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HVAC Terms

Below are some of the most common HVAC industry terms for your reference.

 

ACCA: Air Conditioning Contractors of America – www.acca.org

AFUE (Annual Fuel Utilization Efficiency): A measurement used to rate furnace efficiencies by dividing the ratio of heat output by heat input.

Air Conditioner: Assembly of equipment that changes humidity levels, temperature or quality of air.

Airflow Volume: Measured in cubic feet per minute (cfm), this is the amount of air circulated in a space.

Air Handler: Parts of a system including the fan-blower, filter and housing.

AHRI: Air Conditioning, Heating and Refrigeration Institute

ASHRAE: American Society of Heating, Refrigeration and Air Conditioning Engineers

BTU: British Thermal Unit. Measures the amount of heat required to raise or lower the temperature of one pound of water one degree Fahrenheit.

BTU/h: The number of BTU’s per hour

Burner: The device that facilitates the combustion of air and gas.

Capacity: HVAC capacity is the output produced by the heating or cooling unit and is measured in BTUs per hour.

CFM (Cubic Feet per Minute): A measurement of airflow volume.

Charging a System: Adding coolant, or refrigerant, to an HVAC system.

Compressor: A pump that increases the pressure of gas.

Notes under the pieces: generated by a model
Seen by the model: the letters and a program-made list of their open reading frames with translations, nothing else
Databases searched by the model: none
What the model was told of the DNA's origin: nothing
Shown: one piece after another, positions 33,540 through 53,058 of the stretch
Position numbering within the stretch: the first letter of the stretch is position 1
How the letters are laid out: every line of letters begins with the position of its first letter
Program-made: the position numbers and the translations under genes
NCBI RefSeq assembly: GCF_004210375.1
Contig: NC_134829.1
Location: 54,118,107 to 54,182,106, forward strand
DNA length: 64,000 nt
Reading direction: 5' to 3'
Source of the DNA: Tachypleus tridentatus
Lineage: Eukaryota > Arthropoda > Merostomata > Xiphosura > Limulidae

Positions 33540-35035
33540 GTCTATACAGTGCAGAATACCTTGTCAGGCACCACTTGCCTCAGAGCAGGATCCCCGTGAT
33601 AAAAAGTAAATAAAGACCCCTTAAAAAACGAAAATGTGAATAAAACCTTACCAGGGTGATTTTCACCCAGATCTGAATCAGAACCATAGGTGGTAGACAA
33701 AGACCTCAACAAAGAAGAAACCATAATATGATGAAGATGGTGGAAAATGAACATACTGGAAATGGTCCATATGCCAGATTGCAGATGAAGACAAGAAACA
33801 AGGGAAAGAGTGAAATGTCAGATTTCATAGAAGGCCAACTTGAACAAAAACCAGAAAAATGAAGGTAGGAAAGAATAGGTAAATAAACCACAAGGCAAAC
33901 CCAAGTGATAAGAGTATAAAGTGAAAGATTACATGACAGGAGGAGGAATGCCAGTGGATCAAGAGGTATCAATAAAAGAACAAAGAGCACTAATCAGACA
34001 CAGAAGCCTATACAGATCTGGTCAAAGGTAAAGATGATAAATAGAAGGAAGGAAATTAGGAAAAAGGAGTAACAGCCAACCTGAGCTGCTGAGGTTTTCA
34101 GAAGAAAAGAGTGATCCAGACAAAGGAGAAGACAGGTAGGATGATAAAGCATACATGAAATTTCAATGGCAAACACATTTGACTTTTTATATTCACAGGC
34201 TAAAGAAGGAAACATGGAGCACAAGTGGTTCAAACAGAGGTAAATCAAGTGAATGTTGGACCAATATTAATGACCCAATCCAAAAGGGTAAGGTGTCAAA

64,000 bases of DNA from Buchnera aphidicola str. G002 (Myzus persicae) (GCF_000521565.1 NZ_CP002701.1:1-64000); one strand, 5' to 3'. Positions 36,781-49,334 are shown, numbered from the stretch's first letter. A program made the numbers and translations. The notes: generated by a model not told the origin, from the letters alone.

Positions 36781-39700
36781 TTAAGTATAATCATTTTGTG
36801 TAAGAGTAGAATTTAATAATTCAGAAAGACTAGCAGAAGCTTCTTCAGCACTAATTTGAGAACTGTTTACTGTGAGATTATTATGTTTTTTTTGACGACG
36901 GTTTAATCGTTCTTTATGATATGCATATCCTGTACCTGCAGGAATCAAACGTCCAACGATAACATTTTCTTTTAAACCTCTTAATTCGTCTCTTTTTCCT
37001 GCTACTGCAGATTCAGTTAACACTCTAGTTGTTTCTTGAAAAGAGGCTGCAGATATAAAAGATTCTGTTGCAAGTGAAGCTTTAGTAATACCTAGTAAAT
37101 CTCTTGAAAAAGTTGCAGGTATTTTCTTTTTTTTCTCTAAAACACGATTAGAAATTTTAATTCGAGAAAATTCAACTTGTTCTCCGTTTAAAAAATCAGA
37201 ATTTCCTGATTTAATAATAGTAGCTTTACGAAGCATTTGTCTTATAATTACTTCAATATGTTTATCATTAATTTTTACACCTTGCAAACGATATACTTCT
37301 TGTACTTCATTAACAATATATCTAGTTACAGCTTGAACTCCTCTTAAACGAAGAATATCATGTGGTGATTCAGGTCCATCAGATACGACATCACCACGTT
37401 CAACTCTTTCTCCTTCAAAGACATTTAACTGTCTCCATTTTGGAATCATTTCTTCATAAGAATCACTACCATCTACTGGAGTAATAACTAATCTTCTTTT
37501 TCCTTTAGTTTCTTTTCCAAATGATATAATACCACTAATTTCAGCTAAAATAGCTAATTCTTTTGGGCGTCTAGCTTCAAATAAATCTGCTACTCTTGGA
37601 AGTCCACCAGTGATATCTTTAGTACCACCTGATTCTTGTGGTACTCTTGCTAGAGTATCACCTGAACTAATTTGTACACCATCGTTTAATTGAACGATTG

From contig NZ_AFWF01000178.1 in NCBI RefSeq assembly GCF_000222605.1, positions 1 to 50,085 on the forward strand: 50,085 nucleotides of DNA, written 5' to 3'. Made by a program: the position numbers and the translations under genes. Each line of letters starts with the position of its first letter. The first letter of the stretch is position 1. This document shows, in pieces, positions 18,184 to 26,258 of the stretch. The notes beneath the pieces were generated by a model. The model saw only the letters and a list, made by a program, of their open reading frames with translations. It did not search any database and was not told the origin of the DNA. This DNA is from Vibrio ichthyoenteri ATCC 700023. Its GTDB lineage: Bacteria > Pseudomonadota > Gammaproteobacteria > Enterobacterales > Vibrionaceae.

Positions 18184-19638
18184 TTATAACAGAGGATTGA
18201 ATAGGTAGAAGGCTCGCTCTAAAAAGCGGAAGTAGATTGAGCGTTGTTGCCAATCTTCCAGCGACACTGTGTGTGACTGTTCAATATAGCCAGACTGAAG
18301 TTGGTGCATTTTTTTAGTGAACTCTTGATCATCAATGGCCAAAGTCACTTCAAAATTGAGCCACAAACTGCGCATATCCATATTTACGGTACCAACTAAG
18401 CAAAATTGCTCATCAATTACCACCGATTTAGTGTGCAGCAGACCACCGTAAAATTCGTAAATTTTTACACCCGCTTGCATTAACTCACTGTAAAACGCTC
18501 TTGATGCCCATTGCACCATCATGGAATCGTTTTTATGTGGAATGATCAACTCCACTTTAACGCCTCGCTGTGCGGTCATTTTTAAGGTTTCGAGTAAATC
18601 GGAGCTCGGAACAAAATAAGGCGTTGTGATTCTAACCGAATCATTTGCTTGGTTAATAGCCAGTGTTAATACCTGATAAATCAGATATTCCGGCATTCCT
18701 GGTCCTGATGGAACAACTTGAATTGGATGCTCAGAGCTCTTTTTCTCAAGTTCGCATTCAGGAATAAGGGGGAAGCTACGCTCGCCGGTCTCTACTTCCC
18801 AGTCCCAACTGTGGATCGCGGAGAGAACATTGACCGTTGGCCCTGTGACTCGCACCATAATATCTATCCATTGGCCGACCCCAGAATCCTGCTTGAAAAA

Condensate: Vapor that is turned into a liquid as its temperature is lowered.

Condenser Coil: Also an outdoor coil. A device that removes heat from the refrigerant allowing the refrigerant to be converted from gas to liquid.

Condenser Fan: A fan that passes air over the condenser coil to facilitate the removal of heat from the refrigerant.

Damper: Found at the exit point of ductwork, this plate usually contains grates that can be opened or closed to control the flow of air into a zone.

Dehumidifier: A device that removes humidity, or moisture, from the air.

Diffuser: A grille over an air supply duct with vanes that distribute the discharging air in a specific pattern or direction.

DOE: Department of Energy

Downflow Furnace: A furnace with an intake on the top and an air discharge at the bottom.

Drain Pan: Also a condensate pan. As the refrigerant vapor is liquefied, the drain pan collects the condensate and funnels it to the drain line.

Dry Bulb Temperature: The temperature as measured without the consideration of humidity.

Ductwork: A network of metal, or flexible material flowing throughout a space which delivers air from an HVAC unit to the respective areas of a home or office.

EER: Energy Efficiency Ratio

EPA: Environmental Protection Agency

Expansion Valve: A valve that meters the levels of refrigerant through a temperature or pressure control.

Evaporator Coil: Also an indoor coil. A device that is designed to absorb heat in the air in order to change the liquid refrigerant that flows through it into a vapor.

Fahrenheit: A temperature scale in which water freezes at 32 degrees and boils at 212 degrees at normal atmospheric pressure.

Fan: A device that creates airflow.

Filter: A device that acts like a strainer to remove dirt or undesired particles.

Flue: A vent that removes the byproducts of combustion from a furnace.

Furnace: The major component in heating a home. A device that facilitates the combustion of fuel and air to create heat.